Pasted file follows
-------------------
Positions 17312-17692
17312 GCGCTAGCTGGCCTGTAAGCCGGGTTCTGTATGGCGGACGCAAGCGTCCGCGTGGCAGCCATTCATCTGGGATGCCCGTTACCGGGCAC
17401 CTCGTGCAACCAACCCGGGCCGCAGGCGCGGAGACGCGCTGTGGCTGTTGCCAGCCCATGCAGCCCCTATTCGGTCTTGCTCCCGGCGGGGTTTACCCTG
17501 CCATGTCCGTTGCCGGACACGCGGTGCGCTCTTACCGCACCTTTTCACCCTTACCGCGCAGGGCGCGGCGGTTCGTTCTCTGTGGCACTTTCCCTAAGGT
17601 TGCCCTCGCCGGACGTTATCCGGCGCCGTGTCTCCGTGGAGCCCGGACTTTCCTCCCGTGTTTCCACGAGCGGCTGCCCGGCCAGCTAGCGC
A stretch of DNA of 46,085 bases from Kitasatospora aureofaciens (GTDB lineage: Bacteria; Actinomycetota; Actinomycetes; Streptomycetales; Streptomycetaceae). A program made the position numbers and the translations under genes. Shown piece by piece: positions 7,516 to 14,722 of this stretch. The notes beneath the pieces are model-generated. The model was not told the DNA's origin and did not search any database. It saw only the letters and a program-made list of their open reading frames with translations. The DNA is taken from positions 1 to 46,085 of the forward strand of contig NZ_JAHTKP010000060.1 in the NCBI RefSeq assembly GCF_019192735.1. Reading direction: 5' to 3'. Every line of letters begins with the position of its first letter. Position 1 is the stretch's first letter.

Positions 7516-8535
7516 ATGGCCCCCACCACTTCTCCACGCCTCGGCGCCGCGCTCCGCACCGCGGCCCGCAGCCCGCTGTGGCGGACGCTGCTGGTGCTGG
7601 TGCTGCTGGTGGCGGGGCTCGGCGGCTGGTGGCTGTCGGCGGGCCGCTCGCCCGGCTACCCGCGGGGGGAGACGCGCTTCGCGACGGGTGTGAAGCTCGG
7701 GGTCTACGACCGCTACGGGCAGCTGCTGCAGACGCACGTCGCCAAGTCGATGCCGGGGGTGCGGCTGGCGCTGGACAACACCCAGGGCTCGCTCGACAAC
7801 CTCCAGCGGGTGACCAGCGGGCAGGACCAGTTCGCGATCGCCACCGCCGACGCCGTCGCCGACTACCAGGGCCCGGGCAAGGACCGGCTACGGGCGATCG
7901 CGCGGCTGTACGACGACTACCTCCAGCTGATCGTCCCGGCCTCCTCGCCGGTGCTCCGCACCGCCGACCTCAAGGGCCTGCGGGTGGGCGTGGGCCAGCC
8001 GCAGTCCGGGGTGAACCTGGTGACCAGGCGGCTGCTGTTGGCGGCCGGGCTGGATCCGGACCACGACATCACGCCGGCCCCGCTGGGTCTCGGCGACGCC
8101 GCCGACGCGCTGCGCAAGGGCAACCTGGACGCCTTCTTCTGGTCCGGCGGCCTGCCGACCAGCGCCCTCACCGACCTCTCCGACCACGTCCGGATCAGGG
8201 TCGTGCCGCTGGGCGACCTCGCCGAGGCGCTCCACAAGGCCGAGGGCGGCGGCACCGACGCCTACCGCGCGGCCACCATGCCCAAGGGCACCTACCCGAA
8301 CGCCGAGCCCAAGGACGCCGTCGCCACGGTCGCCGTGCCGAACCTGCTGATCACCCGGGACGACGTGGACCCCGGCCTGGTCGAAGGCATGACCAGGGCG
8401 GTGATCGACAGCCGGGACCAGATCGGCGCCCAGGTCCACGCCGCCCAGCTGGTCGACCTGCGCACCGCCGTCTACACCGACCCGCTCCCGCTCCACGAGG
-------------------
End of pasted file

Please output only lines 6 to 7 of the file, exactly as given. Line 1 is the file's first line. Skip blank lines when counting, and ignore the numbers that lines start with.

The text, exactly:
A stretch of DNA of 46,085 bases from Kitasatospora aureofaciens (GTDB lineage: Bacteria; Actinomycetota; Actinomycetes; Streptomycetales; Streptomycetaceae). A program made the position numbers and the translations under genes. Shown piece by piece: positions 7,516 to 14,722 of this stretch. The notes beneath the pieces are model-generated. The model was not told the DNA's origin and did not search any database. It saw only the letters and a program-made list of their open reading frames with translations. The DNA is taken from positions 1 to 46,085 of the forward strand of contig NZ_JAHTKP010000060.1 in the NCBI RefSeq assembly GCF_019192735.1. Reading direction: 5' to 3'. Every line of letters begins with the position of its first letter. Position 1 is the stretch's first letter.

Positions 7516-8535